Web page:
Two special reports: The Linkages Between Population and Water: Forthcoming Articles from ECSP, and Environmental Mission Recommendations for the U.S. Intelligence Community.
The volume, edited by Barbara Entwistle and Paul C. Stern, focuses on land use or land cover change where population is a prominent driving force.
This commentary is an edited transcript of an address Dr. Goodall gave to a Washington policy audience at the Woodrow Wilson Center on 3 April 2003.
Excerpts from recent official statements in which environmental issues are cited in the context of security institutions and national interests, and reviews by experts of new publications.
Gib Clarke argues that the population-health-environment (PHE) community must solidify its research base, reach out to new partners, and push for flexible funding and programming. In addition, he writes that PHE programs should add livelihoods as a critical element.
In his article, Ambassador Richard Benedick examines a host of population dynamics and their complex interlinkages with three representative environmental issue areas: forests, freshwater resources, and climate change.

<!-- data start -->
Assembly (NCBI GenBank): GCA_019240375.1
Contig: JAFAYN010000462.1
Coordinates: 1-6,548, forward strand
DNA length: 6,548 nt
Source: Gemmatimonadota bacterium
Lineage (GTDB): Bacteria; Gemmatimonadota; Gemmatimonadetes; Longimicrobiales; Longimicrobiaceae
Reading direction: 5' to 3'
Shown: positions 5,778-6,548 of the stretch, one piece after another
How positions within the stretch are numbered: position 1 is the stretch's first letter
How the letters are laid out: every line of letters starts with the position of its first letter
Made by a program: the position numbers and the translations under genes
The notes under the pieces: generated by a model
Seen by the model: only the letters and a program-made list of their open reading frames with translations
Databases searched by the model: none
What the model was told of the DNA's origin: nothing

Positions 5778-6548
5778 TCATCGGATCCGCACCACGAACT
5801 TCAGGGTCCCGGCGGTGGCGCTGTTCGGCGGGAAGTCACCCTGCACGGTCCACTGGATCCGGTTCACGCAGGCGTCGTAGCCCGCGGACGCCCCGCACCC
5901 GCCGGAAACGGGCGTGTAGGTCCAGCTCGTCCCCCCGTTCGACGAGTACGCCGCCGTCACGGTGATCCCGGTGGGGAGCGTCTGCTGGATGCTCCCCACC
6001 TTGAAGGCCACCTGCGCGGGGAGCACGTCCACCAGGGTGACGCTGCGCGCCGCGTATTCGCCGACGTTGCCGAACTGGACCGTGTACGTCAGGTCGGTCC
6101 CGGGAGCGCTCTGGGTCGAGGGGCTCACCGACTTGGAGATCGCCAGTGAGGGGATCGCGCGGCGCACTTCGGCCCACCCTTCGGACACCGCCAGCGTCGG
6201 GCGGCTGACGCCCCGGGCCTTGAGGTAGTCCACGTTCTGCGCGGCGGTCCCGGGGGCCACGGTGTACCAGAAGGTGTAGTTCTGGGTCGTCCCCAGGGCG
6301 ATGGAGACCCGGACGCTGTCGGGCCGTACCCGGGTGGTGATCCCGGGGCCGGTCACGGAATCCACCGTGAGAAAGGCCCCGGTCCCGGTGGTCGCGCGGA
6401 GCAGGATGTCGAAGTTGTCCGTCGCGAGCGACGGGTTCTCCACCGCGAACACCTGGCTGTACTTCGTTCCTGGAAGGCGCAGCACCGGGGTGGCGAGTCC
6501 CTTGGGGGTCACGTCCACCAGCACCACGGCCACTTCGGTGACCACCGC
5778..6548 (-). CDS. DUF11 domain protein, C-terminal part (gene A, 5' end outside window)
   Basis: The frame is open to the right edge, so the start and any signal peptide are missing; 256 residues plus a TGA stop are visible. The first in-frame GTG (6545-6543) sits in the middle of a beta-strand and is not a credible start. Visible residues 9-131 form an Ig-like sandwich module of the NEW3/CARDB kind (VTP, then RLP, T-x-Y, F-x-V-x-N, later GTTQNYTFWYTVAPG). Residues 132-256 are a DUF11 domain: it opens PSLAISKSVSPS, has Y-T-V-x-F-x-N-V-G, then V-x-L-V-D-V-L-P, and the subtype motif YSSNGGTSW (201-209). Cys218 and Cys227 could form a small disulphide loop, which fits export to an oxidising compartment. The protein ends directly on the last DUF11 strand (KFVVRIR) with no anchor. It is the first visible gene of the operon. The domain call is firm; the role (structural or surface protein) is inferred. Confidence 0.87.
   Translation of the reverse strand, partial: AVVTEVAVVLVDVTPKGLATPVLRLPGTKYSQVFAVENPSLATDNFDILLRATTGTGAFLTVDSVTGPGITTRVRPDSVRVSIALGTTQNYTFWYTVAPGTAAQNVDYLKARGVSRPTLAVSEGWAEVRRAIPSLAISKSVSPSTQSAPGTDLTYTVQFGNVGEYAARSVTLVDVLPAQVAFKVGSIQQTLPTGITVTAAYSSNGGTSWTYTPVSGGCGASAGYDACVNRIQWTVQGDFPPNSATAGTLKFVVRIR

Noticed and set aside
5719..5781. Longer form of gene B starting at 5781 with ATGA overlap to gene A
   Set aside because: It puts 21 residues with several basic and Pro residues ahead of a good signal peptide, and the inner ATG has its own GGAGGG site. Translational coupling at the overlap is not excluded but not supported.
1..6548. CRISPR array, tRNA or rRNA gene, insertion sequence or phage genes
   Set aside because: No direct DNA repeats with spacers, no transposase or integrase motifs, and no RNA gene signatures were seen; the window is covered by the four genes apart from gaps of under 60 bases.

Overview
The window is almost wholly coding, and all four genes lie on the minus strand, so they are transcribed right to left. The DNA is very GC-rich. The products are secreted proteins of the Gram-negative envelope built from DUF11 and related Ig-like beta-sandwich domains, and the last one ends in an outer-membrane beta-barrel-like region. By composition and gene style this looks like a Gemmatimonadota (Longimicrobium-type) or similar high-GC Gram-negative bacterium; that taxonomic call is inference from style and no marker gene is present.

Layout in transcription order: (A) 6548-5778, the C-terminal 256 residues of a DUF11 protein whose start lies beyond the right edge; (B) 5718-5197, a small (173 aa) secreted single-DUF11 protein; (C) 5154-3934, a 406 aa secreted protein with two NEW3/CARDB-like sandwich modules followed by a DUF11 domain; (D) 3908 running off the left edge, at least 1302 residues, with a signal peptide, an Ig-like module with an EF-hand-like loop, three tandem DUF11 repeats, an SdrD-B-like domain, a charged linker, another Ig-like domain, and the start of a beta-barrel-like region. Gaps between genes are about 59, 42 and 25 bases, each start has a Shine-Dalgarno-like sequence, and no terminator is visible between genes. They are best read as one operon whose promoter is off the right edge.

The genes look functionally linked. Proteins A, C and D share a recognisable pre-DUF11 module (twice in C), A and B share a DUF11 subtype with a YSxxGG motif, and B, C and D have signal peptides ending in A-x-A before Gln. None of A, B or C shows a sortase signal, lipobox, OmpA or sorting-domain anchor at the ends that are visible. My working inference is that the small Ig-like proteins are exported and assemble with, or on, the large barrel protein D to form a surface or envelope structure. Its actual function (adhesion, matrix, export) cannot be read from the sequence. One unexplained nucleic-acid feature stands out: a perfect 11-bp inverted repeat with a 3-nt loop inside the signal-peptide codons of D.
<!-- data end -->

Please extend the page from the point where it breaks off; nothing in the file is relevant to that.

One important conclusion to be drawn from this analysis is the urgent need for environmental sustainability—for sustainable use, sustainable consumption, sustainable development—in ways that do not enrich current generations at the expense of future ones.
Experts review new publications (Part 2).
The United States and China together produce almost 40 percent of the greenhouse gas emissions that now threaten to alter the global climate. Any successful global effort to reduce greenhouse gas emissions will therefore require the direct support and participation of both countries.
The author discusses four significant demographic issues in the context of the ecological security framework: population growth, movements, graying, and differential growth.